Cancún Failure Would Make Climate Talks 'Irrelevant', EU Negotiator Warns

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by
The Guardian/UK

Cancún Failure Would Make Climate Talks 'Irrelevant', EU Negotiator Warns

Nations must substantially narrow their differences ahead of crunch summit in Mexico later this year, Artur Runge-Metzger tells delegates at China climate talks

by
Jonathan Watts in Tianjin

Environmental activists dressed up as CO2 molecules stage a protest in 2009. The UN climate change chief has warned feuding countries they must immediately begin working towards a deal to combat global warming, as gridlocked talks resumed in China. (AFP)

TIANJIN, China - International climate talks are at risk of becoming irrelevant if
countries fail to substantially narrow their differences before the end
of this year, a senior European diplomat warned today.

The grim prognosis by Artur Runge-Metzger, director of the climate policy division in the European commission, came at the opening of a six-day conference in China aimed at refining possible areas of agreement before crunch UN talks in Cancún in November-December.

"If Cancún does not produce a solid outcome that takes the fight against climate change
forward, then I think it risks becoming irrelevant in the eyes of the
world," Runge-Metzger told reporters. "We meet in these wonderful
places, travel miles to come here. If this process is not effective,
then people will say, 'If you can't come to agreement, then why should
we bother supporting you?' "

His comments were echoed by other
senior negotiators in the Chinese coastal city of Tianjin, where 3,100
negotiators, administrators, journalists and non-governmental climate
activists are trying to restore credibility, trust and momentum lost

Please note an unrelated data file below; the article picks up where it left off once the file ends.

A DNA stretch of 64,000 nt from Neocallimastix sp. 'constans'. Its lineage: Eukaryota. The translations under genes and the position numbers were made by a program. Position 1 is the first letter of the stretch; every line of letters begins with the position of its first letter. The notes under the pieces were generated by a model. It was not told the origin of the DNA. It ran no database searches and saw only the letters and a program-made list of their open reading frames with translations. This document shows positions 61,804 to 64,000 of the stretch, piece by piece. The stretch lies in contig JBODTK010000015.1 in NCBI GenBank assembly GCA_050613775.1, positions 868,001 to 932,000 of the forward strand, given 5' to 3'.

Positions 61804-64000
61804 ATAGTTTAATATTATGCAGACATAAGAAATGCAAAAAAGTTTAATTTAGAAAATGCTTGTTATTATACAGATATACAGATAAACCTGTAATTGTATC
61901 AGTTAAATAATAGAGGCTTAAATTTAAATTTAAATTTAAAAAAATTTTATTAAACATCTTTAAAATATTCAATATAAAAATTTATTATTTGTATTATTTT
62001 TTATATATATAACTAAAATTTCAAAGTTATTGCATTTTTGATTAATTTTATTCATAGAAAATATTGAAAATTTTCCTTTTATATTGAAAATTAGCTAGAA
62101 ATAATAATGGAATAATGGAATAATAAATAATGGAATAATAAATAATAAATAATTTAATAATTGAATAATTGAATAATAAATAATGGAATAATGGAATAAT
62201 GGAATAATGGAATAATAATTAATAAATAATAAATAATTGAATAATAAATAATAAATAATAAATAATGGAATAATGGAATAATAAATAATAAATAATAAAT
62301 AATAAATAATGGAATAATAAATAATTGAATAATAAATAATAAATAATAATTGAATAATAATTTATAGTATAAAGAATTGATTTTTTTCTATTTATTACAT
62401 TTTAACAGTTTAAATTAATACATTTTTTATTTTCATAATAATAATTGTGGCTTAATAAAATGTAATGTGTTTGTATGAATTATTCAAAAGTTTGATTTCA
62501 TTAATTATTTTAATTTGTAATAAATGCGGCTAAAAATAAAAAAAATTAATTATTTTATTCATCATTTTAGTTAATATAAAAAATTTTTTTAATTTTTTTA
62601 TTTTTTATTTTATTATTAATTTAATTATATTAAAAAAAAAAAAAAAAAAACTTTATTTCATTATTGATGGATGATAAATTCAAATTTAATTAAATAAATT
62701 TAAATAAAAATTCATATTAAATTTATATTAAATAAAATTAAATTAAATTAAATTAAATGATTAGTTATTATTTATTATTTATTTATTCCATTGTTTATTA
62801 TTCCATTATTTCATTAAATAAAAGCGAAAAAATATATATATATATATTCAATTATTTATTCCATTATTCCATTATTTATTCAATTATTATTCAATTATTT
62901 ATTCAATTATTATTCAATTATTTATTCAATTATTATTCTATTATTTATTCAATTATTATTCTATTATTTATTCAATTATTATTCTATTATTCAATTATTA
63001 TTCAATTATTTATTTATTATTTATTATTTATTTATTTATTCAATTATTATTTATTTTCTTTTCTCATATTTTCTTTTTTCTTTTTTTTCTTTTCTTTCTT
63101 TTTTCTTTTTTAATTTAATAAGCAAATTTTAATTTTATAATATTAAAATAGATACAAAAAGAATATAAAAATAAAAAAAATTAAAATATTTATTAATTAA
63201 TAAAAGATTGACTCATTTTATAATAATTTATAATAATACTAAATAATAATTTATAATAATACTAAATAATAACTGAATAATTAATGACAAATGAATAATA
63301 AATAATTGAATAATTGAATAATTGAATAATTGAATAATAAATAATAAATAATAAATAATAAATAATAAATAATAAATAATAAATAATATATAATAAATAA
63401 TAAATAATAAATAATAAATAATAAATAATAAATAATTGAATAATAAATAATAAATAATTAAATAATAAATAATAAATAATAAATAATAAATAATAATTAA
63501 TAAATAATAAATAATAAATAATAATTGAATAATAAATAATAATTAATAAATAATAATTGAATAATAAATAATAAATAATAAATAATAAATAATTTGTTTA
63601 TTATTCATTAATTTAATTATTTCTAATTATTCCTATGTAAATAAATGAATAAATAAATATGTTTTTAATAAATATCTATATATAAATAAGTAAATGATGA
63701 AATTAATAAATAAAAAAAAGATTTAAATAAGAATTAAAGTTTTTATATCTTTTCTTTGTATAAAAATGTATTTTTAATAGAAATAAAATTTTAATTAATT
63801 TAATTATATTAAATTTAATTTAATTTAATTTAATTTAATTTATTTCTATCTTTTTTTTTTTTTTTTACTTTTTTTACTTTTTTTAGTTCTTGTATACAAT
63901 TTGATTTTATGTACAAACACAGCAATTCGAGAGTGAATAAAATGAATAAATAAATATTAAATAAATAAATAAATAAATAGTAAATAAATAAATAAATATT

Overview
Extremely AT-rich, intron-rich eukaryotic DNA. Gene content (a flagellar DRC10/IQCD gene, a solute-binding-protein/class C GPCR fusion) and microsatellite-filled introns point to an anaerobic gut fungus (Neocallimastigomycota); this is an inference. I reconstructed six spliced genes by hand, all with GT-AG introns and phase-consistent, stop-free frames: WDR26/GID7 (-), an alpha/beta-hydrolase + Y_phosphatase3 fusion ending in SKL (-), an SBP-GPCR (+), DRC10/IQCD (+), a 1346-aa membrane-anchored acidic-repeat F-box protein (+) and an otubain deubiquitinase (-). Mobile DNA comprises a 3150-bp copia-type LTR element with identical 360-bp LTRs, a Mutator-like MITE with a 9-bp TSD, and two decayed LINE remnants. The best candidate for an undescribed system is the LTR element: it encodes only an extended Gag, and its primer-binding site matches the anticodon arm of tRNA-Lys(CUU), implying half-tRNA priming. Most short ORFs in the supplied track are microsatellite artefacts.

after the disappointment of the Copenhagen climate change summit last year.

In the opening plenary, the UN climate chief, Christiana Figueres told participants they must "accelerate the search for common ground"
so Cancún can make progress toward securing a global treaty to tackle
global warming. "As governments, you can continue to stand still or move
forward. Now is the time to make that choice."

The conference
looks set to be a six-day reality check. Expectations among the
delegates are considerably lower than they were last year. Nobody
predicts a comprehensive, binding deal in Mexico, but some expressed
hopes for progress on the protection of forests and the transfer of
finance and technology to help developing countries adapt to climate
change.

The top Chinese negotiator, Xie Zhenhua, said there was
also a possibility of advances on the vexed issued of transparency – how
to monitor, report and verify each nation's emissions to ensure they
are honouring their pledges. This question of trust and accounting has
been a key difference between the United States and China.

"I
don't think this will be a major obstacle," said Xie, who said China
was trying to move the process along by hosting its first UN climate
talks. "We hope our efforts here will lay a sold foundation for the
Cancún conference at the end of the year."

The opening day
formalities saw none of the histrionics and posturing that marked much
of the Copenhagen conference. It is a lower-level gathering, but
observers said the mood music was positive.

"It was good, I was
mildly surprised," said Kelly Dent of Oxfam. "At the risk of sounding
like an optimist, what I saw today was a willingness to sit down and
start working."

Climate activists warned, however, that the real
test would come later in the week as participants try to trim down the
70-odd pages of the negotiating text and the 1,630 brackets that mark
disputed terms and targets.

They are looking for substantive
progress on financing. At Copenhagen, rich countries promised to provide
$30bn (£19bn) over three years in climate funding to poor nations,
increasing to a total of $100bn (£63bn) annually by 2020. But details
about where this money will come from and how it will be allocated
remain sketchy.

While progress will be limited – if it comes at
all this week – Mexico wants to continue work in small groups all the
way to Cancún – a proposal supported by China.

"It's very
different from Copenhagen. That was a sobering experience that many
people don't want to repeat," said Barbara Finamore, China programme
director for the US-based Natural Resources Defence Council. "There is a
real risk that we will lose momentum if we don't move forward. That is
why people have come here to roll up their sleeves and get to work."

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